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    ABSTRACT: Objective: The prevalence of celiac disease (CD) as recorded in the Danish National Patient Registry is ∼50/100,000 persons. This is much lower than the reported prevalence of CD in other Nordic countries and underdiagnosis is suspected. Our aim was to estimate the prevalence of CD in a population-based study of Danish adults. Methods: A total of 2297 adults aged 24-76 years living in the southwestern part of Copenhagen were screened for CD by immunoglobulin (Ig)A and IgG antibodies to transglutaminases and deamidated gliadin. IgA/IgG-positive participants were invited to a clinical evaluation, including biopsies, by a gastroenterologist. Results: Of the invited 56 participants, 40 underwent a full clinical evaluation and 8 persons were diagnosed with CD; 2 of the 16 persons, who did not complete the clinical evaluation, were considered by experts to have probable CD. None of the above 56 participants had a known history of CD or a recorded diagnosis of CD in National Patient Registry. By combining cases of biopsy-proven CD (n = 8), probable CD (n = 2), and registry-recorded CD (n = 1), the prevalence of CD was estimated to be 479/100,000 (11/2297) persons (95% CI: 197-761). Conclusion: In this general adult population, the prevalence of CD as estimated by screening and clinical evaluation was 10 times higher than the registry-based prevalence of CD. Of 11 participants diagnosed with CD in our screening study, 10 were unaware of the diagnosis prior to the study. Thus, our study suggests that CD is markedly underdiagnosed in Danish adults.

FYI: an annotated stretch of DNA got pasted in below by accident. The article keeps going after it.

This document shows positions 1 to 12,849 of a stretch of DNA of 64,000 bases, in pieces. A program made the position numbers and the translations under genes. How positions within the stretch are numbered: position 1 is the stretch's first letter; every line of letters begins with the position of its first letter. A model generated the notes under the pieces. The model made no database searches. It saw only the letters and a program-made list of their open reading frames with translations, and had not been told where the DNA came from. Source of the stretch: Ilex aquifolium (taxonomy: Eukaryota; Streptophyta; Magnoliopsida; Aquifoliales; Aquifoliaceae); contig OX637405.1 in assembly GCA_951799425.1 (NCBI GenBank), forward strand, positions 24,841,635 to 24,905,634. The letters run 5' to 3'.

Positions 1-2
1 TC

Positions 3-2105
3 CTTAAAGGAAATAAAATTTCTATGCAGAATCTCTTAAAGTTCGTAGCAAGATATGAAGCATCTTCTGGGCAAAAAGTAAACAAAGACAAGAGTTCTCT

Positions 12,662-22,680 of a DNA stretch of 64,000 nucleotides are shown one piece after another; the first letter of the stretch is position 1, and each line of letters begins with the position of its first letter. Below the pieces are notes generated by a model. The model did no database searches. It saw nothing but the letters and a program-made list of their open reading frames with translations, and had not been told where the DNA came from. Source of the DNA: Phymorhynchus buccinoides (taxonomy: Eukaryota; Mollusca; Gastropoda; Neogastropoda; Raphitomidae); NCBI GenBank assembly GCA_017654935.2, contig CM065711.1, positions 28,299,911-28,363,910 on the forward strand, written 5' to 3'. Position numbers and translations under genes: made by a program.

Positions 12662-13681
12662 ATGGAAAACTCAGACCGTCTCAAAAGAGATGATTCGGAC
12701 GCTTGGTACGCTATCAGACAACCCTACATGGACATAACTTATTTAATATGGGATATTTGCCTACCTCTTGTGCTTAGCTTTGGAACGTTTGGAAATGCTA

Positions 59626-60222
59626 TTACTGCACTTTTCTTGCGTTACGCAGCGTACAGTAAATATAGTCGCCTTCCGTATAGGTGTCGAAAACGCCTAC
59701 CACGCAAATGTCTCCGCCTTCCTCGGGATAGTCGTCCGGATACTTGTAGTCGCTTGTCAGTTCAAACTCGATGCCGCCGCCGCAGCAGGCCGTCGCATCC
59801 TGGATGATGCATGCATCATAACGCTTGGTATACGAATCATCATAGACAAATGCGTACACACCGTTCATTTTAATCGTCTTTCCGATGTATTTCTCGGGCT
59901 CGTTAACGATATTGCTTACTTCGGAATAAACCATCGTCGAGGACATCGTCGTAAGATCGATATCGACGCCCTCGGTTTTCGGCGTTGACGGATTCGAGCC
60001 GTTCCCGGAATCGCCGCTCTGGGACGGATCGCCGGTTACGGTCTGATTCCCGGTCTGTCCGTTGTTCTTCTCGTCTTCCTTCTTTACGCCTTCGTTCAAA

Scandinavian Journal of Gastroenterology 02/2015; 50(7):1-7. DOI:10.3109/00365521.2015.1010571 · 2.36 Impact Factor
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    • "The major component of the genetic predisposition, explaining about 40% of it, depends on some HLA-related class II genes: most CD patients are HLA-DQ2 positive (90%), while half of the remaining 10% are HLA-DQ8 positive. As concerns the environmental factors, the ingestion of gliadin and glutenin fractions of wheat gluten and similar alcohol-soluble proteins in other grains (rye and barley) triggers the development of the celiac enteropathy, as well as other disease manifestations [1] [2] [3]. "
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    ABSTRACT: Celiac disease is an immune-mediated disorder triggered by gluten in genetically susceptible persons. Despite its detrimental effects on human health, it has not disappeared over time. The current evolutionary theory is that celiac disease is more common in areas reached later by agricultural revolution than in countries that started consumption of wheat earlier, due to negative selection caused by celiac disease. We reviewed data on worldwide prevalence of celiac disease, wheat consumption, and frequencies of HLA-celiac-disease-predisposing-genotypes to investigate their mutual relationship. Studies assessing prevalence of celiac disease were identified through a MEDLINE search. Wheat consumption and frequencies of HLA-DQ2-DQ8 were obtained from Food and Agriculture Organization of the United Nations and database. Correlations between celiac disease, wheat consumption, and HLA were analyzed by linear regression. We observed a significant correlation between wheat consumption and HLA DQ2 (p = 0.01) and the sum of DQ2 and DQ8 (p = 0.01) frequencies. Wheat consumption and HLA-DQ2 tend to co-localize in different continents. The correlation between the prevalence of celiac disease and either DQ2 and/or DQ8, or the product of DQ2 + DQ8*wheat consumption was not statistically significant. Co-localization of gluten consumption and HLA-celiac-disease-predisposing-genotypes can be explained by positive selection of HLA-DQ2 genes in wheat-consuming areas, and “demic diffusion” of Middle East farmers into Europe.
    Digestive and Liver Disease 12/2014; 46(12). DOI:10.1016/j.dld.2014.08.002 · 2.96 Impact Factor